The Dirty Hands recently toured with 311 and Matisyahu, and the demographics fit: this is a reggae/hip hop group that is primarily concerned with good times.
The Dirty Hands recently toured with 311 and Matisyahu, and the demographics fit: this is a reggae/hip hop group that is primarily concerned with good times. The West Coast inspires an overarching attitude for this band on its scattershot debut, Any Port in a Storm. There’s something weird in the tracking -- the disc careens from upbeat, aggressive “let’s party!” jams to laid-back rootsy ballads, almost in a one-to-one alternation. Vocalist Jared Watson references Sublime directly on “Believe”, and it’s a dependable influence for one half of the group’s sound.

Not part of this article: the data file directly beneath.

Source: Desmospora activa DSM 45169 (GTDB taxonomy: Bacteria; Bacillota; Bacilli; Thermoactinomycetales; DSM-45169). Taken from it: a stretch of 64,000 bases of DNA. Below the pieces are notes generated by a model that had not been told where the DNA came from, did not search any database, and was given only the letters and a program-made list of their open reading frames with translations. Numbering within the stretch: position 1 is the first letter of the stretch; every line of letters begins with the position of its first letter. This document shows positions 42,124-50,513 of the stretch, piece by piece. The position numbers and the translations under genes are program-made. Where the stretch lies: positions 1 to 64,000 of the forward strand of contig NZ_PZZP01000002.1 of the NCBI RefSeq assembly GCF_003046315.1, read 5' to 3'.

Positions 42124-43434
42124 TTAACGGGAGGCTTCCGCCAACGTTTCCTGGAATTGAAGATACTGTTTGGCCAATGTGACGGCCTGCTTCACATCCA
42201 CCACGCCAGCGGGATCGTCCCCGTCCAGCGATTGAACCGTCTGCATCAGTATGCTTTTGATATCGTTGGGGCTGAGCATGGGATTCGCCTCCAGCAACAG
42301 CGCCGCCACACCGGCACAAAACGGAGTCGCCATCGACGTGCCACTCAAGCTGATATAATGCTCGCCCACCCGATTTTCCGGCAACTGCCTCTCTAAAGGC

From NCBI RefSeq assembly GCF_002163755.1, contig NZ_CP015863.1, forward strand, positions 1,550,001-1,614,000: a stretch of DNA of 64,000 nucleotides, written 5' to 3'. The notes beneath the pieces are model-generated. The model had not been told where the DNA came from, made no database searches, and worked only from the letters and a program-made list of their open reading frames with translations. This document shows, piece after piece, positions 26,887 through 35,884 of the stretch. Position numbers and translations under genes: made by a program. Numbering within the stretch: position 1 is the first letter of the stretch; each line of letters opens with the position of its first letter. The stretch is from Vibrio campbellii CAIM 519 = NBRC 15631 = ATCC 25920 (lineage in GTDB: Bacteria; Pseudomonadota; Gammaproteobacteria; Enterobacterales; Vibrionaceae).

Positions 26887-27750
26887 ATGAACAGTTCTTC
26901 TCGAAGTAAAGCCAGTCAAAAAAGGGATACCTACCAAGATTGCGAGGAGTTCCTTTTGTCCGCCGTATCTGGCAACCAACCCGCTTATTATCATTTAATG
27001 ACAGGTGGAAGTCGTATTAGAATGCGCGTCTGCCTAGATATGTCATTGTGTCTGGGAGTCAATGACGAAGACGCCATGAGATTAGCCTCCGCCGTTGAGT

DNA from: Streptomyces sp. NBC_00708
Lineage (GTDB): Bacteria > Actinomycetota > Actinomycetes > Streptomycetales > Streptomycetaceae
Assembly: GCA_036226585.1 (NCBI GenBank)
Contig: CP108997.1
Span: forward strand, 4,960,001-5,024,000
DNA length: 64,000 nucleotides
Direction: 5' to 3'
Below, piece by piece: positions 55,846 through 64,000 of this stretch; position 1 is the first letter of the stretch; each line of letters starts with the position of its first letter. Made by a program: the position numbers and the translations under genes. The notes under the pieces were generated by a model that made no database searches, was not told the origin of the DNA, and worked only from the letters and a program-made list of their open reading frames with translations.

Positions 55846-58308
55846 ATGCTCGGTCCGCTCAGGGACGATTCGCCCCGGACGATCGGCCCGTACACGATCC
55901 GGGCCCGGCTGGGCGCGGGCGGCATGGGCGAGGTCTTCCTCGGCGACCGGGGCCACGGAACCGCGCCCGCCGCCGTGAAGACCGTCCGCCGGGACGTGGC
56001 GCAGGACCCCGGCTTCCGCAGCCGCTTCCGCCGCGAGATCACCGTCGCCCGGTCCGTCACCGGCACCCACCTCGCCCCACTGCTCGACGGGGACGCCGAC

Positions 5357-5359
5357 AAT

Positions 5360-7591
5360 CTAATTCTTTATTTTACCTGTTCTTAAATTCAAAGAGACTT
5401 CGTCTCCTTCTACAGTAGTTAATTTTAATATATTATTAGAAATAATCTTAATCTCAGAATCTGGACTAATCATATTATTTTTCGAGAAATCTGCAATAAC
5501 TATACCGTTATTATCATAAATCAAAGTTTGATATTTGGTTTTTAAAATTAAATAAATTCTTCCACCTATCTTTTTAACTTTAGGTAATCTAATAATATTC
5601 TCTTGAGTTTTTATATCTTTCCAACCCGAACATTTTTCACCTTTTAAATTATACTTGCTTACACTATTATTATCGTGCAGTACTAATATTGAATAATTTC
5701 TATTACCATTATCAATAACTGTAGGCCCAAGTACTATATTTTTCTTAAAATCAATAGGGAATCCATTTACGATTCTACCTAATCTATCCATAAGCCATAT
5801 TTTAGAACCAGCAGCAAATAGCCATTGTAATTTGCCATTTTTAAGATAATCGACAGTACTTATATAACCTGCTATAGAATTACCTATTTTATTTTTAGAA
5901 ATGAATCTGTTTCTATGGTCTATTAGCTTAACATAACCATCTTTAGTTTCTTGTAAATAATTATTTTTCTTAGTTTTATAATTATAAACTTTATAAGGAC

On the rest of the tracks, it’s something like a more laid-back Limp Bizkit. If there’s something that brands the young group as distinctly West Coast it’s their positivity. The chorus of first single “Stand Tall” (“If your friends are friends of love then we’re all friends”) is characteristic. But the Dirty Heads’ simplistic rhyme schemes and disconcerting use of the F-bomb (robbed of its impact through casual use, just to make up syllables) quickly demonstrate there are leagues between this dick-hop and the intelligent, twisted witticisms of Why? In fact, the group’s probably best at straight reggae pop. It is in these moments where all that old-fashioned scratching and rudimentary rapping seem like gloss.